Anniversary Post: In God We Trust

In God We TrustOn this day 152 years ago, Congress passed the Coinage Act of 1864. This was when Congress decided it was really, really important to print “In God We Trust” on our money. And why was it so important? Well, for three-quarters of a century, the Christian fanatics had been complaining about God not being mentioned in the Constitution. And so every time something bad happened, they started screaming about how the United States had offended God. It was just like today only not nearly as bad.

In 1864, the Civil War was going on. And that had nothing to do with slavery and economics and all that. No, it was just that God was unhappy. So to pacify the crybabies, Congress passed the law and put “God” on our coins. Because, you know, there is nothing that says “Jesus!” like money.

Then, in the midst of the Cold War, in 1956, “In God We Trust” replaced E pluribus unum as our national motto. Today, of course, conservatives would be outraged that America was pandering to people in Latin America and Spain. But then it was all about the Soviet Union being filled with Godless communists where as we were a “nation of believers.” So we got rid of the truly profound notion of “Out of many, one.” And we replaced it with, “Hope for the best!”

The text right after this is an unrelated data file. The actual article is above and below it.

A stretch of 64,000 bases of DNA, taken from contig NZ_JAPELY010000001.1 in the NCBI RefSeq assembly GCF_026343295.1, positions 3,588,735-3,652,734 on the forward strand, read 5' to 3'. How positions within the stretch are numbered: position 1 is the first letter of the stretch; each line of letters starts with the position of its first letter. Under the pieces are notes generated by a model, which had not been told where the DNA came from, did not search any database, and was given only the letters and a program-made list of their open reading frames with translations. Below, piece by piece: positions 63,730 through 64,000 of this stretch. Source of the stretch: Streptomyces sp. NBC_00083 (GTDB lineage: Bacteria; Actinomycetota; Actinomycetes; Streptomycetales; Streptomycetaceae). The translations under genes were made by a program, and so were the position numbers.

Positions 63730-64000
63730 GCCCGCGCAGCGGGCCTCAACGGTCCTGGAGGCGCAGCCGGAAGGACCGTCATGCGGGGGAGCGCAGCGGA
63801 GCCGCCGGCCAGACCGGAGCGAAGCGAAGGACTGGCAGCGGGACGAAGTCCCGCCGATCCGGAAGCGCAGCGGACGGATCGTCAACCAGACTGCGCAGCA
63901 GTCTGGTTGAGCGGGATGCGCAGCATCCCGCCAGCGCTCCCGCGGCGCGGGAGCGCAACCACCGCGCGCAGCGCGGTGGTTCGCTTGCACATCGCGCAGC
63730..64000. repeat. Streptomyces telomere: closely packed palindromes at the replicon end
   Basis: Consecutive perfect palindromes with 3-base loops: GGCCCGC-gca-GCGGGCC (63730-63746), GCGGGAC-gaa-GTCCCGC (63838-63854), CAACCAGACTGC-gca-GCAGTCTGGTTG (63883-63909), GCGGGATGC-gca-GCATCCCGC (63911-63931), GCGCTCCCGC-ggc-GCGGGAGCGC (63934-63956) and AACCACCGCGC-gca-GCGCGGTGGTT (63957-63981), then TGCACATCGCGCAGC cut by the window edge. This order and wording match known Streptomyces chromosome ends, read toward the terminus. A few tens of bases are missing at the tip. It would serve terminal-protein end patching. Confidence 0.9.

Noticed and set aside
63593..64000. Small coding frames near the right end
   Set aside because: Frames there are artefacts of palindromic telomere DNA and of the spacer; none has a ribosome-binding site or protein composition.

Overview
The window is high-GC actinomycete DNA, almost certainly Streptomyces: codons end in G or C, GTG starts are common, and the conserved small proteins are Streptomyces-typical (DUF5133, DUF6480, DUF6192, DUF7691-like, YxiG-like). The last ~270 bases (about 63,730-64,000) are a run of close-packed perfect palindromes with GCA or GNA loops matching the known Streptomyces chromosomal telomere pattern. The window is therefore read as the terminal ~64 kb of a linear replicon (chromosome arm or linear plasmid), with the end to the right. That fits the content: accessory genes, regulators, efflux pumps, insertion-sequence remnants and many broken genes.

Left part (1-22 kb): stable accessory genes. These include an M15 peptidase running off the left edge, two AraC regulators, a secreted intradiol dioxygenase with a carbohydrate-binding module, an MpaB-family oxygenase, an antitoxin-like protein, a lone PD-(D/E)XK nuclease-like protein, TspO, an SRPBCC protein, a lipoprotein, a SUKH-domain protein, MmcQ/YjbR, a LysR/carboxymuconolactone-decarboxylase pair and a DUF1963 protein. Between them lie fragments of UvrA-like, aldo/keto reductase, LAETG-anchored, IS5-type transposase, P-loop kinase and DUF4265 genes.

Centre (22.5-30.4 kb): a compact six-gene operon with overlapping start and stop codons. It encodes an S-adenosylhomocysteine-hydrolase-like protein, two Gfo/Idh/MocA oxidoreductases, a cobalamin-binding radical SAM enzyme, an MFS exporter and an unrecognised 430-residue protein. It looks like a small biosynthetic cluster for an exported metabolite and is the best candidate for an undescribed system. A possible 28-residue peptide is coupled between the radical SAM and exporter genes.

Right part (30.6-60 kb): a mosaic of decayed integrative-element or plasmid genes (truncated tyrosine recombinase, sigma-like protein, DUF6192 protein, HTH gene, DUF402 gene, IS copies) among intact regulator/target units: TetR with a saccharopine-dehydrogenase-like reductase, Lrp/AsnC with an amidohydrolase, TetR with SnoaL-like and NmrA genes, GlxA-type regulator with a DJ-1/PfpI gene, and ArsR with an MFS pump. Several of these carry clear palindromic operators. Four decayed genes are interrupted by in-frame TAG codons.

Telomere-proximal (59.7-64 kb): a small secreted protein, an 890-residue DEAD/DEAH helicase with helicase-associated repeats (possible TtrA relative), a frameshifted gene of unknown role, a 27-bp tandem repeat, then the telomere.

So we mark the anniversary of one of Congress’ more minor betrayals of the founding principles of this country.

19 thoughts on “Anniversary Post: In God We Trust

  1. I believe it had a little to do also with the Civil War being hugely financed through deficit spending. So putting “God” on the greenbacks hopefully would make them seem more worthwhile. Not sure about this . . .

      • I did a minor bit of research without reading all of Salmon Chase’s diaries/letters and while I did find the original name of the Act that overturned the 1837 law restricting what could be on coinage, it is apparent from the US Treasury that only coins were the ones to have the motto from 1864 until 1957 when it first showed up on our money. God and Mammon now were hanging out together.

        Since US notes were being printed at the time, it seems likely that they were not intended to have the motto on them even though that is a really good guess based on the reported lack of trust that paper money had.

        Salmon Chase’s personal correspondence if you ever really need to be bored one day.

        • Nice finds! Although because you didn’t read all the diaries/letters you are ever after to be branded as Lazy.

          • I am too lazy!

            I barely have finished my homework for today and I keep not wanting to do the Memorandum of Points and Authority because the professor doesn’t like me and I don’t like him.

        • Thank you!

          I did know that the phrase was not put on cash until the 1950s. I’m not sure why that was. But I’ve never known nearly as much about paper money as coinage. When I was a kid, it fascinated me because we used to get a lot of old coins as the 7-11.

          • I have a couple of books I had read about the creation of greenbacks, the Secret Service and income taxes.